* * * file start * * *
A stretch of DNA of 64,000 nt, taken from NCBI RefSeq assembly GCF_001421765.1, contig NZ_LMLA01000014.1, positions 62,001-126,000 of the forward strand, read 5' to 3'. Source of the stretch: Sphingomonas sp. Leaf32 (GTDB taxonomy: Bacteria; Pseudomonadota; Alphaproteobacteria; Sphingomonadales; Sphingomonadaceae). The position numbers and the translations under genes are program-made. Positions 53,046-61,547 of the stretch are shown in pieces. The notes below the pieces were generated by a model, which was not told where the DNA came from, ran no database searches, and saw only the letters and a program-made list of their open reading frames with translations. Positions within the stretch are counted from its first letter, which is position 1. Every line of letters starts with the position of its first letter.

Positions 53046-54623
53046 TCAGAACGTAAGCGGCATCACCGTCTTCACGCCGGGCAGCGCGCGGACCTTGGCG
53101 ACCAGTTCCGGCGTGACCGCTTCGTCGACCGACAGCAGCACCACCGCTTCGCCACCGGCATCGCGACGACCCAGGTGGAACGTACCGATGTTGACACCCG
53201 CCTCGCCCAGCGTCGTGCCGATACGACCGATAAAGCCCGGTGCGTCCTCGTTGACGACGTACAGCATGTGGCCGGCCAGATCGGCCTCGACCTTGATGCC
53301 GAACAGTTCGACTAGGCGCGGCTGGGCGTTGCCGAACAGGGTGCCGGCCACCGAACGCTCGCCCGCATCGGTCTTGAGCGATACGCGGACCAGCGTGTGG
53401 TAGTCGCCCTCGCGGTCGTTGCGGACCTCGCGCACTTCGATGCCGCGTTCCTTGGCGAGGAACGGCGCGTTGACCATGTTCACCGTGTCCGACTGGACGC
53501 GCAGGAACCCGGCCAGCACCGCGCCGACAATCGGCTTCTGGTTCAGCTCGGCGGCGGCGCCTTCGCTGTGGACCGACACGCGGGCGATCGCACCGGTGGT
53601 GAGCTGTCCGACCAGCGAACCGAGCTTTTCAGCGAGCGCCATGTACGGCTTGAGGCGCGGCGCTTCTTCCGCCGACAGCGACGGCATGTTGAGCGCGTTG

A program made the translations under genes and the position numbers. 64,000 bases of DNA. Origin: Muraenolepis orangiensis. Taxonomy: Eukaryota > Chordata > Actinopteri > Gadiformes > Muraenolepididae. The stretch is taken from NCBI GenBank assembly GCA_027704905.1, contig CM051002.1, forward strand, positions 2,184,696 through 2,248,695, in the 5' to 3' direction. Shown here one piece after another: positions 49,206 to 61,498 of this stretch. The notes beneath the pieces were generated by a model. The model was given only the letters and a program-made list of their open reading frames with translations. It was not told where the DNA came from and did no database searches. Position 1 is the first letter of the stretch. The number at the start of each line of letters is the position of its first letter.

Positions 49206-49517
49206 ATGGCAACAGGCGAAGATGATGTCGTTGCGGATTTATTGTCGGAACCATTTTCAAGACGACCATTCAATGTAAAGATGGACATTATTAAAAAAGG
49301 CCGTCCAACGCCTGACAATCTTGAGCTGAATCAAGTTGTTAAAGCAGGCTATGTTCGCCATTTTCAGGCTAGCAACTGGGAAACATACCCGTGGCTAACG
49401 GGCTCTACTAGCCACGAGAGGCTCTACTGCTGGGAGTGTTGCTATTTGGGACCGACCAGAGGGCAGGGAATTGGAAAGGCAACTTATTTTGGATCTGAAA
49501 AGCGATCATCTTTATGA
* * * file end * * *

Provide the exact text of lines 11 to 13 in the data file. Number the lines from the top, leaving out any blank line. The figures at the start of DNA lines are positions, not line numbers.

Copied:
Positions 49206-49517
49206 ATGGCAACAGGCGAAGATGATGTCGTTGCGGATTTATTGTCGGAACCATTTTCAAGACGACCATTCAATGTAAAGATGGACATTATTAAAAAAGG
49301 CCGTCCAACGCCTGACAATCTTGAGCTGAATCAAGTTGTTAAAGCAGGCTATGTTCGCCATTTTCAGGCTAGCAACTGGGAAACATACCCGTGGCTAACG